Primary Season State Profile: South Carolina

Published by Peter Lawrence on Friday, February 19, 2016 - 12:00am

South Carolina’s economy has struggled in recent years as illustrated by the fact that nearly 14 percent of individuals in South Carolina had their income fall below the poverty level at some time during 2013, compared to 11 and a half percent for the country overall. Of all households in South Carolina, 32 percent are renters; of those, 24 percent, or nearly 136,000 individuals, are extremely low income.


Tax Credit Usage in South Carolina

In 2015, the South Carolina State Housing Finance & Development Authority (SCHFDA) approved $109 million in federal low-income housing tax credit (LIHTCs) for 20 affordable rental housing developments. Sixteen of the developments are new construction; 10 developments will be reserved for senior residents. As of 2013, SCHFDA has allocated more than $2.1 billion in LIHTCs helping to finance more than 28,000 affordable rental homes since 1987. In 2013, 28 percent of South Carolina’s LIHTC properties were rural and affordable homes for elderly residents comprised 23 percent of LIHTC allocations. To understand South Carolina’s LIHTC priorities, check out the state’s qualified allocation plan (QAP).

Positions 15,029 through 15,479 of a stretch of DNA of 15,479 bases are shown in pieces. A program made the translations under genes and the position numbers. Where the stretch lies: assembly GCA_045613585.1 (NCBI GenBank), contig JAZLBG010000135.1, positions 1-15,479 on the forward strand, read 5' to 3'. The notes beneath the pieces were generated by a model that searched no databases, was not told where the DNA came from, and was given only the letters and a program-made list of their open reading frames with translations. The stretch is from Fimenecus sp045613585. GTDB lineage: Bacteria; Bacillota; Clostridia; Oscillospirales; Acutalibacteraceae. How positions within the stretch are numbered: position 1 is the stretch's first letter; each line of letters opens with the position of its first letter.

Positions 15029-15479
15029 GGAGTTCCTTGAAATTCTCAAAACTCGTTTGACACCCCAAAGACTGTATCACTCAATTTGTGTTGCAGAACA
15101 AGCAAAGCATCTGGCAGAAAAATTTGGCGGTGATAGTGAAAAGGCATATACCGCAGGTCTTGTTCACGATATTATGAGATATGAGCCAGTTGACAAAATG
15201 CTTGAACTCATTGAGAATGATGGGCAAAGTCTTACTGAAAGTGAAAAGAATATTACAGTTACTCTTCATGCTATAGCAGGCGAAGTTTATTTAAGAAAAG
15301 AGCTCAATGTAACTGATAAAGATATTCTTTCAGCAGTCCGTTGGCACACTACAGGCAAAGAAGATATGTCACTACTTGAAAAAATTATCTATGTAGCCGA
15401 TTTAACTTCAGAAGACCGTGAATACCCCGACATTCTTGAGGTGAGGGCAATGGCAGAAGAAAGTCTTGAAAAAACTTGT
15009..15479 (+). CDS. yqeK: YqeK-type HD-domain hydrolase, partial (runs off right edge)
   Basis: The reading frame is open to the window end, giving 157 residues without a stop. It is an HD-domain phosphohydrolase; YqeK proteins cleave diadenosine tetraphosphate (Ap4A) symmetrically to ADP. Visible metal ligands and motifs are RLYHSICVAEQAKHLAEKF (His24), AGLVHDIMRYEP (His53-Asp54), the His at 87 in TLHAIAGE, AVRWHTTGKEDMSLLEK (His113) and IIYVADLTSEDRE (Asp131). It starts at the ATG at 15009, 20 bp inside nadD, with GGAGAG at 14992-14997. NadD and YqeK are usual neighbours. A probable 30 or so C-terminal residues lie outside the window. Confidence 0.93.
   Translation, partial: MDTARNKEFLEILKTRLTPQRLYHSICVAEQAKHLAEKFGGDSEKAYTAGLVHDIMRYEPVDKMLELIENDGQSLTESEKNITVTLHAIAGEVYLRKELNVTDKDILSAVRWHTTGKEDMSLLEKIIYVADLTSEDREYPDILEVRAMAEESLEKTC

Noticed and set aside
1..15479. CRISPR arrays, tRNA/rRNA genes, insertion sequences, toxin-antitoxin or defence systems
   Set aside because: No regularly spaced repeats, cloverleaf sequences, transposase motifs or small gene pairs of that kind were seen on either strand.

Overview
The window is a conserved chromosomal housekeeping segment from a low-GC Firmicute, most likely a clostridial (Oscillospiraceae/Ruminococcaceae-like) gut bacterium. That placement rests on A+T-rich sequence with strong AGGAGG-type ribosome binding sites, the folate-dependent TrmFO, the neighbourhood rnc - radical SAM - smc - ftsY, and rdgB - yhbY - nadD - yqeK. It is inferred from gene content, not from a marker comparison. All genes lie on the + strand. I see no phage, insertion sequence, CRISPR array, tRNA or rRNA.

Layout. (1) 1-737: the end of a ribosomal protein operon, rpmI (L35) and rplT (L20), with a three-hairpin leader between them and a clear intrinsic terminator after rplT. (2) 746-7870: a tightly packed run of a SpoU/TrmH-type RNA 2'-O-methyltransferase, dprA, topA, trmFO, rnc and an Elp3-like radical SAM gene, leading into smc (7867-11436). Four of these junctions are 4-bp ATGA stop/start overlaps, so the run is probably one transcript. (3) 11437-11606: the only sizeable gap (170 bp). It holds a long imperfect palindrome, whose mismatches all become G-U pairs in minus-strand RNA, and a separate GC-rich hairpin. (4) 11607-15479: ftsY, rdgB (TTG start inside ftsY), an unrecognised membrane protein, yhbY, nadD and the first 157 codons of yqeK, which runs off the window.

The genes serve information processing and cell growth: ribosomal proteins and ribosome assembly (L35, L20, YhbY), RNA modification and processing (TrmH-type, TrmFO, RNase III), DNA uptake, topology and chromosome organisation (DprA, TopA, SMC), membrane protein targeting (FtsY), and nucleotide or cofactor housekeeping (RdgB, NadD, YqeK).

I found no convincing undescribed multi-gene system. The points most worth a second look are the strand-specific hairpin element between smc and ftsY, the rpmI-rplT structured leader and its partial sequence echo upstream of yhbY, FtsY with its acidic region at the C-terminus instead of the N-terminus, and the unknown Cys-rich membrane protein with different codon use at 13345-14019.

Blog Graph Snapshot: LIHTC Properties and Poverty Rates in South Carolina
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The LIHTC, new markets tax credit (NMTC) and historic tax credit (HTC) have combined to assist in the creation or rehabilitation of thousands of properties and the addition of more than 50,000 jobs in South Carolina. For other economic benefits the credits have created in the state, see the table below.


Blog Graph LIHTC, NMTC and HTC Use in South Carolina
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Renewable Energy Landscape

In 2014, South Carolina installed 1 MW of solar electric capacity, bringing the total to 13 MW, ranking the state 35th nationally in installed capacity. There are currently more than 51 solar companies at work in South Carolina, employing 1,800 people. While there isn’t currently any installed wind capacity in the state, but there are at least 17 facilities in South Carolina that manufacture components for the wind energy industry, including GE, which has a turbine assembly facility in Greenville. These facilities are credited with supporting between 101 and 500 jobs in 2014.